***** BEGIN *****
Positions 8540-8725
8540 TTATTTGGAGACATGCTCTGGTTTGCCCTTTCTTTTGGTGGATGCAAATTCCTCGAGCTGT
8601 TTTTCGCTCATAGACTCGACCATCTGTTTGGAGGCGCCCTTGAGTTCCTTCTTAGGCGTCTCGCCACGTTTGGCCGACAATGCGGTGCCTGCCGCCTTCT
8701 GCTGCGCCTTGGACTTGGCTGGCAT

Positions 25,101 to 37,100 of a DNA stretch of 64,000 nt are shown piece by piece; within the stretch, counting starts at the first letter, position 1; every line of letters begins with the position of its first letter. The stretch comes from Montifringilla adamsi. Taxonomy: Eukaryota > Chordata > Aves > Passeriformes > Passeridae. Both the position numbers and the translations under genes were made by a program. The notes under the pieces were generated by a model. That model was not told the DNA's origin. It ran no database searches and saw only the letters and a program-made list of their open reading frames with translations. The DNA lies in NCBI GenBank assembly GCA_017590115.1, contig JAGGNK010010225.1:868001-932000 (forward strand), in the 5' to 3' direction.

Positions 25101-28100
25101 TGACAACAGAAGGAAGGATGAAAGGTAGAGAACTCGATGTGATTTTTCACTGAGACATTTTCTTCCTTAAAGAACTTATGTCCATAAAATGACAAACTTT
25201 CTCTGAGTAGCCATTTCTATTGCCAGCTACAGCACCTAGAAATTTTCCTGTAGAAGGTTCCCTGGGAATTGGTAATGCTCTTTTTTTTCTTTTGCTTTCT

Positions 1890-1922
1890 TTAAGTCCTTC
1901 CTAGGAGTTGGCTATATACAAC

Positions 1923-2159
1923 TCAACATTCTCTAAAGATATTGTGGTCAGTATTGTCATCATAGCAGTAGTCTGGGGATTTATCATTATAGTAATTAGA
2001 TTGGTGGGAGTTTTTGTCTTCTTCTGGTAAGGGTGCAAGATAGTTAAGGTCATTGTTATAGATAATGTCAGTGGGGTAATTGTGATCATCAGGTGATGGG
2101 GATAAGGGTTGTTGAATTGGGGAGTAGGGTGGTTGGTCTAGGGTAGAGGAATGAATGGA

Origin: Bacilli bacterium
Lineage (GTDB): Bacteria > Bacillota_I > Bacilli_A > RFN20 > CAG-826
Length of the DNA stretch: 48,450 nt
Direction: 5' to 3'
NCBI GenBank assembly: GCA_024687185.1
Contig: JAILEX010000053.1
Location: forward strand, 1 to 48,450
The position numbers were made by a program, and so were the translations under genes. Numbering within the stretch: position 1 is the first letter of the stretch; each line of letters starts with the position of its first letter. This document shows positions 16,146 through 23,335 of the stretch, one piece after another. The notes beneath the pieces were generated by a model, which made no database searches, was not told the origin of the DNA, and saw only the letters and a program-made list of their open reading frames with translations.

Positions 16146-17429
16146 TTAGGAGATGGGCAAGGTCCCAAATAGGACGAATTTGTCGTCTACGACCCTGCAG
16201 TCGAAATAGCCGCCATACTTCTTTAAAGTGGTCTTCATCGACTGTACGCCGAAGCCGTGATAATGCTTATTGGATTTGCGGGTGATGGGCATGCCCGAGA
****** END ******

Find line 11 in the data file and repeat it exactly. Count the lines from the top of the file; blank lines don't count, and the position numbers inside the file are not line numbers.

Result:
1901 CTAGGAGTTGGCTATATACAAC